The AR-compatible, six-position length-adjustable stock of the Haenel HLR Basic. Thanks to the steep slope, the cheek piece is not pushed too far back even in the rearmost setting and remains in the correct position.

With our HLR 6.5 Basic in 6.5 Creedmoor featuring a 600-mm barrel with 1-8" twist, the AR buttstock is fixed to the receiver using an adapter. The stock with six fixed length positions can be adjusted by a total of 75 mm in 15 mm increments. The height-adjustable cheek rest has a total adjustment range of 21 mm with 1.5 mm detents. A free-standing AR pistol grip, which can be customised with interchangeable grip backstraps and finger groove front straps, rounds off the stock set.

The highly sophisticated, adjustable two-stage trigger on the Basic model had a factory-set pull weight of 1,750 grams. The fine trigger group is combined with a user-friendly three-position safety on the bolt, which acts on the firing pin. Tip: due to its design, the M4 buttstock has some height play so that it can always be extended and retracted under different conditions. If you shoot statically with this rifle and want to maximise accuracy, you can only achieve this with a buttstock that is free of play. However, the play can be eliminated quite easily with shims.

Haenel HLR 308 Pro: how the top model differs

Side view of the Haenel HLR Pro in .308 Winchester, equipped with Schmeisser SM30 mount and Falke 8.5-25x50 riflescope.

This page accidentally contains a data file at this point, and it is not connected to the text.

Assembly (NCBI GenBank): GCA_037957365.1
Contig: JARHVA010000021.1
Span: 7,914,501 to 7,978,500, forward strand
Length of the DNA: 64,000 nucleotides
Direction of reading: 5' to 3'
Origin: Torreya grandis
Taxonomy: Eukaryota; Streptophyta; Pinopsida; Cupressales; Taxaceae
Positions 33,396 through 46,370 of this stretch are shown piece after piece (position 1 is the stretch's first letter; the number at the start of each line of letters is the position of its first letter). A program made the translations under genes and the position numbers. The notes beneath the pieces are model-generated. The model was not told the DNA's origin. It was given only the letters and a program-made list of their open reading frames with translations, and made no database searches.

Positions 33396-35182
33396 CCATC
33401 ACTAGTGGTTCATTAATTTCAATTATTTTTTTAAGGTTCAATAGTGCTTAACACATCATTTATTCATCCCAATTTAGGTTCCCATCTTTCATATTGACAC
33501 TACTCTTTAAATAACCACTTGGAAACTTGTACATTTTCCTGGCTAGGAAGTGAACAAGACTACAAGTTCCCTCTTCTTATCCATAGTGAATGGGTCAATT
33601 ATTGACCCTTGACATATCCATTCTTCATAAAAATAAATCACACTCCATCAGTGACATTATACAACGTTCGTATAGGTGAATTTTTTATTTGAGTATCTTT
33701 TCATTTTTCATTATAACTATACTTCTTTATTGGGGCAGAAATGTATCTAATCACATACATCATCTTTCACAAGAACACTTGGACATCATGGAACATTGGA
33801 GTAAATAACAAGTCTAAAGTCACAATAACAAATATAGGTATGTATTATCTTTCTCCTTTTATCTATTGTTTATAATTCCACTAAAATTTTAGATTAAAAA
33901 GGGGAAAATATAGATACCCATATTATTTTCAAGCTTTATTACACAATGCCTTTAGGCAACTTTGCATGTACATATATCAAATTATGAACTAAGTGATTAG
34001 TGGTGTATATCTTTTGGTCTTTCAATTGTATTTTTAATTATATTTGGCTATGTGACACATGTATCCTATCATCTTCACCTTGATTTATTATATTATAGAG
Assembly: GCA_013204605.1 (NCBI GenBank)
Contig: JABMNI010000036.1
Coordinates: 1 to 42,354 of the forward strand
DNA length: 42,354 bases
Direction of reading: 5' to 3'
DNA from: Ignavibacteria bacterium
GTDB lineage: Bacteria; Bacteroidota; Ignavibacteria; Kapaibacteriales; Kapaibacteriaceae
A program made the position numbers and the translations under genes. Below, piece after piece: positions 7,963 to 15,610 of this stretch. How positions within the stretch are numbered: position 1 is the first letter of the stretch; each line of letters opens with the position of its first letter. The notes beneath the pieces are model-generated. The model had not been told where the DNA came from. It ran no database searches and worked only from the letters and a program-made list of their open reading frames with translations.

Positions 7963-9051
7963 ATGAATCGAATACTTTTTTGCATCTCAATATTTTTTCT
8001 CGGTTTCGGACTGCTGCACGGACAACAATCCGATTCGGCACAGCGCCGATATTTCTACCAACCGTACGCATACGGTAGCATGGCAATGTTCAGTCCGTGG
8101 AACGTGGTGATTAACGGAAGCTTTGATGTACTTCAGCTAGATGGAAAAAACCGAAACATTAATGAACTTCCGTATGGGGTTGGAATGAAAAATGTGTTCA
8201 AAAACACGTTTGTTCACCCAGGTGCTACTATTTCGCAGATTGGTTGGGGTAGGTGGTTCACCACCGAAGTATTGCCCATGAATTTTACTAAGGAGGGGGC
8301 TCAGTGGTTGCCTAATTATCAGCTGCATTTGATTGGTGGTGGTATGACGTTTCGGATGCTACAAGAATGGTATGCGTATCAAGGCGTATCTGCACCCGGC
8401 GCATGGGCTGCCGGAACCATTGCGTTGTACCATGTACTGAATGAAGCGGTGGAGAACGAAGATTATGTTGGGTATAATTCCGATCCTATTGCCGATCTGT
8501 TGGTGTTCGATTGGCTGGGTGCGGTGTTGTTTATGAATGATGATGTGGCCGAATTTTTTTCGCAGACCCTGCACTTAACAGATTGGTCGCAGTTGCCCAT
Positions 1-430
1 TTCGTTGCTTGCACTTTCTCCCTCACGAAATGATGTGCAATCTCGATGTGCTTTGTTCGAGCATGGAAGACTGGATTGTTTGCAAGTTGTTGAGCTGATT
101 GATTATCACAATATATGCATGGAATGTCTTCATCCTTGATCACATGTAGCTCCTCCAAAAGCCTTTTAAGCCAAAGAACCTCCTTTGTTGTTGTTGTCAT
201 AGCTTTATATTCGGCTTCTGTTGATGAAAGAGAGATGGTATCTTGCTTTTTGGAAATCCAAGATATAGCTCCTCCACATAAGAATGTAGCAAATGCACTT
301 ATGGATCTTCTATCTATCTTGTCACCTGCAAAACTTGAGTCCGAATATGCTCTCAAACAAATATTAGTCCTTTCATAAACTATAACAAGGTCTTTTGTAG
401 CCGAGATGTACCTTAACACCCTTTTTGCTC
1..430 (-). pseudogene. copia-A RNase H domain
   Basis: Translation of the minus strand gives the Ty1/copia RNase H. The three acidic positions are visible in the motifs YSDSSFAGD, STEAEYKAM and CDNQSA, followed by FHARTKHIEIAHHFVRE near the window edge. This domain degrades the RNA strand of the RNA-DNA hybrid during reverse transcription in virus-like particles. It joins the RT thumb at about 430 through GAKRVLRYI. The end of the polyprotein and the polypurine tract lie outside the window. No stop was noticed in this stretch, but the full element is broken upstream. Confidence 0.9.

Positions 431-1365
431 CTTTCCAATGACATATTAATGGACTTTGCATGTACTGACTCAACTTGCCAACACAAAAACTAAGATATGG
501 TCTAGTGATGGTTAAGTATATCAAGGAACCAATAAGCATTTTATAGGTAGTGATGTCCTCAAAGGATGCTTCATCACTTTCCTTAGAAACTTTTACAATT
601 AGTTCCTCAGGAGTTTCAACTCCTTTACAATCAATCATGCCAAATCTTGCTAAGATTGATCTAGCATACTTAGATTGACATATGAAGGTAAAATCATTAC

The main distinguishing features of the Haenel HLR 308 Pro in .308 Winchester compared to the Basic model described above are the ultra-robust folding stock from the RS8/9 and the compensator mounted on the muzzle. The buttstock length can be infinitely varied by around 70 mm. The concave moulded, dovetailed, soft butt plate can be adjusted in height by 60 mm. The spring-loaded cheek rest with a pleasantly soft polymer coating allows the height to be gradually adjusted by a total of 43 mm. The hinge of the folding stock is made of tool steel and, just like the controls and mechanisms for the adjustment options, which are designed for simple handling, is solid and low-tolerance – nothing rattles at all. The muzzle brake with three expansion chambers is designed to work effectively while blowing little muzzle blast and swirling dirt towards the shooter's face. The compensator has an external M28x1 fine thread with a collar behind it for quick, simple silencer installation. The trigger pull weight of our HLR 308 Pro featuring the 600-mm barrel with 1-12" twist was 1,590 grams (average of five measurements) and, as with the Basic, the trigger pull impressed with its clean overall characteristics and a clearly defined release point. The HLR models are rounded off by an Ilaflon coating (in simple terms, a stove-enamel finish) in various colours with very high corrosion protection.